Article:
The second is potentially the truer of the two. The following CEO's of G-S went on to work in civil service:
Corzine - New Jersey Senator then Governor
Friedman - Chairman of National Economic Council
Rubin - Secretary of the Treasury (Clinton Administration)
and best of all
Whitehead - Chairman of the Federal Reserve, Deputy Secretary of State, Director of NYSE, and the World Trade Center Memorial Foundation (not to be confused with the National September 11 Memorial & Museum Foundation chaired by NYC Mayor Michael Bloomberg)
Reagan, Bush, Clinton, and Bush again have all had economic advice whispered in their ears by Goldman-Sachs' former board members.
The CEO planting goes further: Bank of Canada's chairman is Mark Carney.
Anyway, this yet-another-bailout once again comes from both sides of the aisle. After meeting with President Bush, Paulson then met with Democrats Chris Dodd and Harry Reid, and Republican John Boehner. The general consensus is that this bailout is a way to"assist AIG in continuing to meet its obligations, mitigate broader disruptions and at the same time protect taxpayers."
Thanks for protecting me, Mr. Paulson. Did I mention that some of the diversified investment funds bought through the $500 million ethical conflict of interest sale Mr. Paulson made in 2006 went to AIG stock options? So Paulson is loaning AIG $85 billion of government (taxpayer) money to save a company he owns stock in. What was I saying earlier about conflict of interest?
Monday, September 15, 2008
I hate arguing these blanket problems, I start to sound like those babbling buffoons on talk radio stations, who argue themselves in circles and blame everyone but themselves for society's problems. Perhaps I should stick to what I know best; sarcastic analyses of individual issues. God knows I'm no Milton Friedman. However...
One of TAE's best friends, a lawyer from Dallas, TX, made the important point this morning that socialism (my sworn enemy) is typically a problem we talk about in association with liberals. Usually society paints a picture where the conservatives are greedy, self-interested old white men who discuss money and power in dark rooms while smoking cigars, while the liberals are young people, out on the street, shouting in a protest for the rights of the people.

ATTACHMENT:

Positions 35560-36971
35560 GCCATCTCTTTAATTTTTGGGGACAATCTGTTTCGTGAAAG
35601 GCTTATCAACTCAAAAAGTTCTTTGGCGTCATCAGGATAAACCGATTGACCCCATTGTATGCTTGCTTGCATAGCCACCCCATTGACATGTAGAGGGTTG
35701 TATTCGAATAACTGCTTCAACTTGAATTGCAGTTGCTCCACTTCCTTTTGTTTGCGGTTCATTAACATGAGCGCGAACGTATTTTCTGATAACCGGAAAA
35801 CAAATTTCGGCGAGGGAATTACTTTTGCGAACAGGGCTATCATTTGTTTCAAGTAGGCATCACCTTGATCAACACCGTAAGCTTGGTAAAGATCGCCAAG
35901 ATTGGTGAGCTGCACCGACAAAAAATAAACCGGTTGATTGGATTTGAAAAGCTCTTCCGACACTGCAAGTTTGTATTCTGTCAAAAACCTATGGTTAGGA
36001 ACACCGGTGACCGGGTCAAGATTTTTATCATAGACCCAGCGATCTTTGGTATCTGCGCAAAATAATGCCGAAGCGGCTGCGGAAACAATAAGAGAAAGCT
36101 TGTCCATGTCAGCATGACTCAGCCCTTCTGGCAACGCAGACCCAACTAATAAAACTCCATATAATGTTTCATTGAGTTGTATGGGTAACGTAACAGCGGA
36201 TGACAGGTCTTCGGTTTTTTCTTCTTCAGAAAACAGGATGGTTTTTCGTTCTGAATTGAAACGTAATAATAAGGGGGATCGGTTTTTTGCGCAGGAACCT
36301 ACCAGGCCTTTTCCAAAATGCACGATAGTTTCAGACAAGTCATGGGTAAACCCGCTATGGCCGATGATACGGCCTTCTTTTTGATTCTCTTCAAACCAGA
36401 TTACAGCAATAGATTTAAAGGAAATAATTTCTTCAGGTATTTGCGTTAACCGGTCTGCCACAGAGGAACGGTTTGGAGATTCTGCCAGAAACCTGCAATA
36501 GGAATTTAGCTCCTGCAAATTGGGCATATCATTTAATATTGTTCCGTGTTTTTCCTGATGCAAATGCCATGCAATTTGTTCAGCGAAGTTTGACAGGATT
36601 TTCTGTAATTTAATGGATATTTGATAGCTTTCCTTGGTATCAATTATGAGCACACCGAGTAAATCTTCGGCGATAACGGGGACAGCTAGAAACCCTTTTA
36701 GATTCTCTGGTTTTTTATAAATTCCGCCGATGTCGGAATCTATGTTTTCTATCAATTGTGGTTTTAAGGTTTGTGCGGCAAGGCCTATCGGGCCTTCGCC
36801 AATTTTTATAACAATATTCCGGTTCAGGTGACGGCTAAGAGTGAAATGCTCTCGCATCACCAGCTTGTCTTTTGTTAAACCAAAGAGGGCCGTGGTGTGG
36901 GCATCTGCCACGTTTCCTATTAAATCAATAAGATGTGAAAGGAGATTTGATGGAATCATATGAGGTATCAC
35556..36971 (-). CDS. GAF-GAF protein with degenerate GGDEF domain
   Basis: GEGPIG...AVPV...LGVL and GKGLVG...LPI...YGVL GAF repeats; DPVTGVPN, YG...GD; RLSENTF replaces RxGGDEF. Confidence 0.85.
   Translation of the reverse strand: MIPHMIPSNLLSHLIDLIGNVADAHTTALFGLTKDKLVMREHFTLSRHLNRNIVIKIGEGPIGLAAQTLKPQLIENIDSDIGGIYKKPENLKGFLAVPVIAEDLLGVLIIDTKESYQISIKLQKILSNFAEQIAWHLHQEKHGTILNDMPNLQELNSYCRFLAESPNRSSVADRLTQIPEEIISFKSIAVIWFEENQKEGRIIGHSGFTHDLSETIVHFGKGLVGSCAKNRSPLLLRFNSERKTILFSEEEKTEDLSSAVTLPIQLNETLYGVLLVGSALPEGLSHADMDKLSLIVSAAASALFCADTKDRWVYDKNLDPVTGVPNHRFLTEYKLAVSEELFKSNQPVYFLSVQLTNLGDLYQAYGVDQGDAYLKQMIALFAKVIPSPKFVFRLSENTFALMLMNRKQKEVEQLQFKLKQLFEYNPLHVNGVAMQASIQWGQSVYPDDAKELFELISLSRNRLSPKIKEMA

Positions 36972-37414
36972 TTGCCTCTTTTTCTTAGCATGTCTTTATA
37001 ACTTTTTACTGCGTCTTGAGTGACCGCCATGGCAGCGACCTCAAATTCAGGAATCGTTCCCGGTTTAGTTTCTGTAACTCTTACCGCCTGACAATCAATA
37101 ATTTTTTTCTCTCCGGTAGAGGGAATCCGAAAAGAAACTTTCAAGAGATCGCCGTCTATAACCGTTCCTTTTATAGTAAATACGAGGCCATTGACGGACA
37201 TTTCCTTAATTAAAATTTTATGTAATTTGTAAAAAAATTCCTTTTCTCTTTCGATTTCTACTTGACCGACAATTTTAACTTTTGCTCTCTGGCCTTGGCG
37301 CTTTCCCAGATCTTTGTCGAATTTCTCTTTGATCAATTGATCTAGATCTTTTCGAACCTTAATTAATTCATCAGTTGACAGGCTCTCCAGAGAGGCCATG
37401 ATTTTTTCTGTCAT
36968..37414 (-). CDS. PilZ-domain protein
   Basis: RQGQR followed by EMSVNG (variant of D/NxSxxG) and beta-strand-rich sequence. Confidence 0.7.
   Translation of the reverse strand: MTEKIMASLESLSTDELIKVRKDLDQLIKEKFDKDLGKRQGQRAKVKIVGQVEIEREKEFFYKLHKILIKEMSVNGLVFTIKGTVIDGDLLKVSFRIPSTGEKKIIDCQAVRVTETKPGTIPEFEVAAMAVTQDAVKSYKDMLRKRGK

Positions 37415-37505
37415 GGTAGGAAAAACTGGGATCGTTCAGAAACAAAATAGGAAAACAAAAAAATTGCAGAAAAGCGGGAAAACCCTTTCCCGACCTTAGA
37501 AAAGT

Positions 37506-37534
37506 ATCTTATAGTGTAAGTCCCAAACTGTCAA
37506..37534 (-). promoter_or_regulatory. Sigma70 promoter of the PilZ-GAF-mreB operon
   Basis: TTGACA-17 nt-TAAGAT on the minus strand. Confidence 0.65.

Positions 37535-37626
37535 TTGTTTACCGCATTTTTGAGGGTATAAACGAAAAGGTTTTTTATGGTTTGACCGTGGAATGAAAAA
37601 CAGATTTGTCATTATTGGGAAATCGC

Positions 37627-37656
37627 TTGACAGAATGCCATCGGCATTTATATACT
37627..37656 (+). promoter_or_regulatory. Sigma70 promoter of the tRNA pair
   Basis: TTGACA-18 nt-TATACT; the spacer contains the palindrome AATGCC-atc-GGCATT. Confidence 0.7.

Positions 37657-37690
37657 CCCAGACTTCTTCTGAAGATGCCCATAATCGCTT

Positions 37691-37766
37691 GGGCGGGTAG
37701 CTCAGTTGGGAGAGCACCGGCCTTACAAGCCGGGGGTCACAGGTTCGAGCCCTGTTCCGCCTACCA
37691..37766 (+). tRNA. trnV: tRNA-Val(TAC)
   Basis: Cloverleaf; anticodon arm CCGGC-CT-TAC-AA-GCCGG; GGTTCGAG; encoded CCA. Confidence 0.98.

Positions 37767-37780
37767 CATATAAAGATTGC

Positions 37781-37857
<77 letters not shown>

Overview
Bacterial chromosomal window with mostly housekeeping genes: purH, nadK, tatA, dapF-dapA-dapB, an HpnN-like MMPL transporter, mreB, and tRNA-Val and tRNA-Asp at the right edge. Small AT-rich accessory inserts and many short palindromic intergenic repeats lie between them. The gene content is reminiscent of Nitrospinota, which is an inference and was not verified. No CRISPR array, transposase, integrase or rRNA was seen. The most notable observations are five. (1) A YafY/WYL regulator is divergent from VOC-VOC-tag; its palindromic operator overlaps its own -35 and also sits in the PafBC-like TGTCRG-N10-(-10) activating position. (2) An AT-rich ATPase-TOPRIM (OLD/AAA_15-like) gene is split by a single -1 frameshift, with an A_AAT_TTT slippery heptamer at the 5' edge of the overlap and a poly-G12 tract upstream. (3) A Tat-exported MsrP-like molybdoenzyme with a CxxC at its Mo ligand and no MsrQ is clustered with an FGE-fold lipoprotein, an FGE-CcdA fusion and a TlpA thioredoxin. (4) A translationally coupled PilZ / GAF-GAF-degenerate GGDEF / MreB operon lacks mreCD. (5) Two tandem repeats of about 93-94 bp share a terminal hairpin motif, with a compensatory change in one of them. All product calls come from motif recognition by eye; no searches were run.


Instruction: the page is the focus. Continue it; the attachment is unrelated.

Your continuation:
Lately, as I've shown, the conservatives are the ones that are trying to enable the rights of the minorities, and the liberals are the ones that are pushing for protection of the free market.
The problem, as I see it (having no classical political education, just my own self-righteous indignation) is that left-wing and right-wing are misnomers for similars point on a wheel. If free market capitalism is on one point in a wheel, then classical liberals and conservatives are both near that point. Diametrically opposite of free market capitalism is a police state. That term immediately sends up red flags with many people, and they doubt we are there, or ever could be there, but when companies get so large (via government help) that they cannot sustain themselves and then collapse, only to be taken over by the government (via forced taxpayer help) then the reader needs to think really hard about how far-off a police state really is.
Anyway, neo-liberals and neo-conservatives lie closer to this point, in fact, lately they seem so close as to resemble the same point on the wheel (see here for awesome visual, but please ignore the text, anyone that refers to "the Leviathan" should be ignored).
When left-wingers argue for more government regulation to protect the American people, they point at the "right-wing" as if those who are against the legislation they propose are far, far away from their ideas of government regulation as a good thing.
Then the right-wingers argue for more government regulation to "protect the economy" and point to the left-wingers as fools who don't understand how a free market works.
Now maybe I am over-simplifying the definitions here, but the Fannie/Freddie bailout was endorsed on both sides of the aisle, for very different reasons. Any Congressperson who was truly committed to protection of a free market economy would have quickly acknowledged that bankruptcy of the two mortgage lenders was the only way for the housing market to correct. All the legislators have done by bailing the companies out is delayed/slowed the inevitable crunch until someone else is working on Capitol Hill.
Sunday, September 14, 2008
But I also think it doesn't hurt that TAE's mother was a teacher for almost 30 years, and impressed deeply upon me the value educators have in modern American society. For if I could do one thing for students, it would be to convince them to be open-minded, and to question everything.
I don't know what I would teach. My college education was fairly versatile. I spent two and a half years in intensive biochemistry, then switched gears completely and spent the next two and a half years in engineering. Then I spent two years in grad school doing a mixture of both. I could probably teach math, physics, engineering, biology, chemistry...pretty much any boring class you can think of.